Crim. No. 634.
December 27, 1900.
APPEAL from an order of the Superior Court of Santa Clara County setting aside an information. W.G. Lorigan, Judge.
The facts are stated in the opinion.
Tirey L. Ford, Attorney General, George A. Sturtevant, Deputy Attorney General, and James H. Campbell, for Appellant.
Jackson Hatch, for Respondent.
This is an appeal by the people from an order of the court below granting a motion to set aside the information.
The main ground of the motion was that prior to the information respondent had not been legally committed by a magistrate. What is called the "transcript on appeal" shows what purport to be a large number of affidavits and other papers and testimony given and proceedings had at the preliminary examination; but there is no bill of exceptions authenticating these matters, and therefore there is nothing before us into which we can look to see whether the order appealed from was or was not, erroneous.
The codes contain no provision, either in civil or criminal cases, for authenticating papers or evidence used on a motion, other than a bill of exceptions, and formerly there was great difficulty and confusion on the subject. It was held in Walsh v. Hutchings, 60 Cal. 228, that the certificate of the clerk would not do. In Pieper v. Centinela etc. Co., 56 Cal. 173, the judge of the lower court had certified to the papers used, and the court said that "as the codes had prescribed no mode of authentication, this court has the power to prescribe by a rule how such papers can be brought before it on appeal," and that, `as it has such right to make a rule in advance, it has a like power to ratify and adopt the mode followed in this case"; and the papers named in the judge's certificate were considered. There is no decision as to when the judge must make his certificate, and his recollection of the facts might be very indistinct; and in Borkheim v. North British etc. Ins. Co., 38 Cal. 627, the court suggests to members of the bar that they "request the judge, at the hearing of such motion, to indorse each affidavit or other document as having been used upon the motion." In Somers v. Somers, 81 Cal. 608, the whole matter was extensively discussed — several justices expressing opinions. It was held in the leading opinion "that the papers could only be presented to this court by bill of exceptions"; but as the certificate of the judge was itself insufficient, it was probably on that ground that the appeal was dismissed — the court being embarrassed by former decisions. But it was suggested in that case — which was decided in 1899 — that there should be a rule of court on the subject to "operate prospectively"; and immediately afterward the rule — then No. XXXII, and now No. XXIX — was adopted, which is as follows: "In all cases of appeal to this court from the orders of the superior courts, the papers and evidence used or taken on the hearing of the motion must be authenticated by incorporating the same in a bill of exceptions, except where another mode of authentication is provided by law." Afterward, in March, 1891, the case of White v. White, 88 Cal. 429, was decided, in which this court said: "The transcript on appeal herein purports to show that certain affidavits and testimony of witnesses were used upon the hearing of the motion, which resulted in the order appealed from, but there is no bill of exceptions in the record. In the case of Somers v. Somers, supra, the members of this court were divided as to the proper practice to be pursued in authenticating the record on appeal from this class of orders, but since then the court has adopted rule XXXII, which we think should be deemed as settling the practice, so far as relates to appeals taken since it went into effect; and this appeal having been taken since that date, the rule is decisive of the question arising on this motion." That case was decided nearly ten years ago, and the rule itself has been in existence more than eleven years, and there is no reason why, since then, all difficulties on the subject should not be avoided by a compliance with the rule. Of course, the rule does not apply to papers which are themselves parts of the judgment-roll, as was the case in Miller v. Lux, 100 Cal. 609.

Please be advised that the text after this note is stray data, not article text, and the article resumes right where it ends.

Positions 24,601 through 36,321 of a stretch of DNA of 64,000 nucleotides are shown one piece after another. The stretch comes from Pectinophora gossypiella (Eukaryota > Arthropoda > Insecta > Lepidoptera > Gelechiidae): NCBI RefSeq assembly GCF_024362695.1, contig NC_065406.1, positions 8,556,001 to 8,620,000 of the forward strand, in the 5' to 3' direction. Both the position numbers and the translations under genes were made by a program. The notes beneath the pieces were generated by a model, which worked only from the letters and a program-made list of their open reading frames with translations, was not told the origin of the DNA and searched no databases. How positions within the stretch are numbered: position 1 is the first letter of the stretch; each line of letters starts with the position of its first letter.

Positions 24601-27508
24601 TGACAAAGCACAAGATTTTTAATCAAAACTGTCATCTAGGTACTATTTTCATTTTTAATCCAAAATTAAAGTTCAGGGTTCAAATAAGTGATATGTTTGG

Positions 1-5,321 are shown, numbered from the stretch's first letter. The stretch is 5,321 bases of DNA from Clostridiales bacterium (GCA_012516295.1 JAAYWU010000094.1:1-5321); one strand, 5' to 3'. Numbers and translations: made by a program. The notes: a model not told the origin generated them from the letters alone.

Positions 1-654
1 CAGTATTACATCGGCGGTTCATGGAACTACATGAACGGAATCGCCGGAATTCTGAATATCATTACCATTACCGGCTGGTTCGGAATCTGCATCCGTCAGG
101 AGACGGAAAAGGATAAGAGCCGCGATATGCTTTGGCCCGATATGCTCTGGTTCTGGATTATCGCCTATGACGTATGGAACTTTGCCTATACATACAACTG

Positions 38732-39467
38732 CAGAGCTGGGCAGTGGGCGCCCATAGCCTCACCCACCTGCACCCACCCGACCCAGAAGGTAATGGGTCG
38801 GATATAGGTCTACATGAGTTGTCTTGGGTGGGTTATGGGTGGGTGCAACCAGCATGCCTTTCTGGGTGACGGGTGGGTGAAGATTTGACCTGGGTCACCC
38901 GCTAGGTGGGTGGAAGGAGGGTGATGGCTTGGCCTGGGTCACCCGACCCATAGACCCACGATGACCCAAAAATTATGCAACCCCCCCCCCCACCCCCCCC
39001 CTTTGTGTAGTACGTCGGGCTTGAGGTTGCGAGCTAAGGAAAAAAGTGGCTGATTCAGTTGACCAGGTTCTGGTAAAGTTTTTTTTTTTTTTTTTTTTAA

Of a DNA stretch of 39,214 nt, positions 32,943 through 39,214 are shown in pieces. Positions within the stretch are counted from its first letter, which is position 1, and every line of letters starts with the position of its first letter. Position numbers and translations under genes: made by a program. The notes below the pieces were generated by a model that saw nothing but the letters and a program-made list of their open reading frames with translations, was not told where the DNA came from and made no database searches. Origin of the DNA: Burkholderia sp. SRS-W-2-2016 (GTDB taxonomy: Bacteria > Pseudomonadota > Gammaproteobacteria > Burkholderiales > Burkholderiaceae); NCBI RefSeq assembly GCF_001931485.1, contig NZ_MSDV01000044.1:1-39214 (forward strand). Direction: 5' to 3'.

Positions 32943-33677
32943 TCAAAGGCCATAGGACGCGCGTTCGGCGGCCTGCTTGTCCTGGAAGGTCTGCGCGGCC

The order appealed from is affirmed.
Henshaw, J., and Temple, J., concurred.